Cruise Review: Seven Seas Explorer

Cruise Review: Seven Seas Explorer

Regent Seven Seas Cruises brings the luxury hotel concept to the high seas with Seven Seas Explorer By: Marilyn Green
<p>A Superior Suite on Seven Seas Explorer // © 2017 Regent Seven Seas Cruises</p><p>Feature image (above): One of the goals of Seven Seas Explorer is...

A Superior Suite on Seven Seas Explorer // © 2017 Regent Seven Seas Cruises

Feature image (above): One of the goals of Seven Seas Explorer is to make passengers feel like they are in a luxury hotel. // © 2017 Regent Seven Seas Cruises


The Details

Regent Seven Seas Cruises
www.rssc.com

The new 750-guest Seven Seas Explorer, from Regent Seven Seas Cruises, was intended to be a “trophy ship” for people who have achieved great things in life, according to Frank Del Rio, president and CEO of Norwegian Cruise Line Holdings, the parent company of Regent.

The ship, which adds a 40 percent increase in capacity for Regent, came with a great deal of advance hype. It turned out to be justified: The ship is at once elegant, adventurous and comfortable.

Certainly no expense was spared to make this what Regent describes as the most luxurious vessel in the world. Buzz continues to grow about the two-bedroom, 4,443-square-foot Regent Suite, with its $150,000 mattress, in-suite spa area with unlimited Canyon Ranch treatments and glass-enclosed Vista Garden on the wraparound veranda.

Two Picasso paintings hang outside because, as Del Rio quipped, “They didn’t make the cut to be inside.”

Demand for the suite has been so great that per diems will soon go up, probably to $5,500 per person for 2018, according to president Jason Montague.

“It’s still a value compared to similar spaces in New York hotels,” he said.

Plus, the suite comes with a private car, a driver and a guide in every port; unlimited laundry and pressing; business and first-class air; and private sedan transfer to and from the airport.

Beyond the Regent Suite, it’s clear that the company has gone to tremendous lengths to make every element the best of its kind, defying the challenges of ship design.

“We don’t want you to think you’re on a ship,” Del Rio said. “We want you to feel that you’re in a luxury hotel.”

Seven Seas Explorer may be the last ship that can receive minute attention from Del Rio; it was planned when the company was named Prestige and included only the Regent and Oceania Cruises brands. Now, as president and CEO of three fast-growing brands, including Norwegian Cruise Line, Del Rio must delegate more on new projects.

A sister ship to Seven Seas Explorer is due in 2020 with a few small changes. Guests have suggested that Penthouse suites should have somewhat larger closets; the casual Coffee Connection lounge will get an alfresco area; and entry into Pan-Asian restaurant Pacific Rim will be altered to give full impact to its dramatic design.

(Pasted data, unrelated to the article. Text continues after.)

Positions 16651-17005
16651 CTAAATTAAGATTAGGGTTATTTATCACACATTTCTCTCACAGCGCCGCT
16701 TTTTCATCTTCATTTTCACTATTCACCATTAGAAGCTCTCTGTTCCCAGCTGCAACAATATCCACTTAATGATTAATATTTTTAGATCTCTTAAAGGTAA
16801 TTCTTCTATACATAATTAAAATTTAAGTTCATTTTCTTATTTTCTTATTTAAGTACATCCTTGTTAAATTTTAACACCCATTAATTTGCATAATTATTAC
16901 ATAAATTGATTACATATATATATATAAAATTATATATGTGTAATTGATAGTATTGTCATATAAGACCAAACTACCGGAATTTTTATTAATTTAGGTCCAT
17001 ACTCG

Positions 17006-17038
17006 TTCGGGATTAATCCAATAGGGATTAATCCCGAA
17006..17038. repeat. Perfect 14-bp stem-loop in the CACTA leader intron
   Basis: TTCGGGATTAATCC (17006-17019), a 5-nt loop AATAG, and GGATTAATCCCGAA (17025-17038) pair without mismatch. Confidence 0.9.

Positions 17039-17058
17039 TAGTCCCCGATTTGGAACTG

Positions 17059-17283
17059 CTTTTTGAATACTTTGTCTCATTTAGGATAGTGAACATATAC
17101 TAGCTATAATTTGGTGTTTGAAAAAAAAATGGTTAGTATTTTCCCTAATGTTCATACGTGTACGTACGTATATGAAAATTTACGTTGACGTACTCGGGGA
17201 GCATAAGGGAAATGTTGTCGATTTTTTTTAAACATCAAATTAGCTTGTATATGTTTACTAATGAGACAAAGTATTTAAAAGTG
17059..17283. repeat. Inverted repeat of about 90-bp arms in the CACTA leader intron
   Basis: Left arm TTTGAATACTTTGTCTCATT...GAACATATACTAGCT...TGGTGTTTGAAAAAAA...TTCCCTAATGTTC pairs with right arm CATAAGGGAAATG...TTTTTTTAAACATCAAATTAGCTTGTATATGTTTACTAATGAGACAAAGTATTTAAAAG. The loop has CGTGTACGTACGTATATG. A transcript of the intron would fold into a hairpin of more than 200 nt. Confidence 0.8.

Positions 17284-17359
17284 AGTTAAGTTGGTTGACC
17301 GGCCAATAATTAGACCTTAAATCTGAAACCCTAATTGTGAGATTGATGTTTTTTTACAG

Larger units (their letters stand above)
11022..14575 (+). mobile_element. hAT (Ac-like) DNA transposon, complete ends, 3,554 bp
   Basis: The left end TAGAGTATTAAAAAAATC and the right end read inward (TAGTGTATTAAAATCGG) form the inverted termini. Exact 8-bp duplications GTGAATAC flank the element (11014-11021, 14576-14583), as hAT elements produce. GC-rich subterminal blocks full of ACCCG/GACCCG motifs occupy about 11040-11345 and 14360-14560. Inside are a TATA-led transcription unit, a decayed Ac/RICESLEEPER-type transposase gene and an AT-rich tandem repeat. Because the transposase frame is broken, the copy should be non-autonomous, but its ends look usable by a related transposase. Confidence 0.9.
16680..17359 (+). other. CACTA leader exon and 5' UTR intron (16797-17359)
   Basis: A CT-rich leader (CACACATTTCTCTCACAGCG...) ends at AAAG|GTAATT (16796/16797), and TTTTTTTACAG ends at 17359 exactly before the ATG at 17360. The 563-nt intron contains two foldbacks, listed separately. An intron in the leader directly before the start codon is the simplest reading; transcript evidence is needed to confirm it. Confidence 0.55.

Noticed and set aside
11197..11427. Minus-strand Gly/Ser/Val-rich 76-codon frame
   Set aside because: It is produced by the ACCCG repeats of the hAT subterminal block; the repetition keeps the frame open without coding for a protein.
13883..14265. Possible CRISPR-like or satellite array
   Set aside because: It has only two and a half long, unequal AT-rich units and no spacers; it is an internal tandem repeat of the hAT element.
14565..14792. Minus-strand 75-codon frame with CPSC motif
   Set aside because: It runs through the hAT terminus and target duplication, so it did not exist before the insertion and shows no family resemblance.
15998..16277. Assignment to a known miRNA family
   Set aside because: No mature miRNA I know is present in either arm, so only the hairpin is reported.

However, no adjustments need to be made to the service. I was telephoned within an hour of arriving to my suite; the staff knew I had special dietary limitations and informed me that they would run selections by me each day, or I could order from the menu and they would customize it for me.

I did the latter in Pacific Rim, and the results were extraordinary. Not only did I have a delicious meal within my restrictions, but I also had choices, suggestions and was treated like a delightful client, not a problem. And the tableware was as beautiful as the food — simple, clean lines, and an arched dish with a recessed top served as sculpture on the table.

“The difference between good and great lies in attention to detail in every square inch,” Del Rio said. “In this case, even the architecture is art.”

He emphasizes that it is not just Seven Seas Explorer that has the new look and features; the entire Regent fleet is transforming to meet this new standard. The same is true of the staff: Regent took 25 percent of Seven Seas Explorer’s personnel from each of its other three ships, so that all ships now have 75 percent seasoned staff.

The response from consumers has been positive: Regent is seeing the highest gross yields ever. Montague says next summer will bring a fare increase in Alaska and Asia, and the line expects to raise pricing across the board.

He stresses the need for agents to educate guests on all of Regent’s included elements, from air to shore excursions. Montague notes that Regent is concentrating solely on ocean cruising, with no expedition ships and no river vessels.

He says that across the Regent fleet, 50 to 60 percent of guests are repeaters; others come from other lines, with only a small number of clients new to cruising. 

Seven Seas Explorer is sailing roundtrip from Miami on five back-to-back 10-night cruises to the Caribbean, Mexico and Belize before a summer schedule in Northern Europe.

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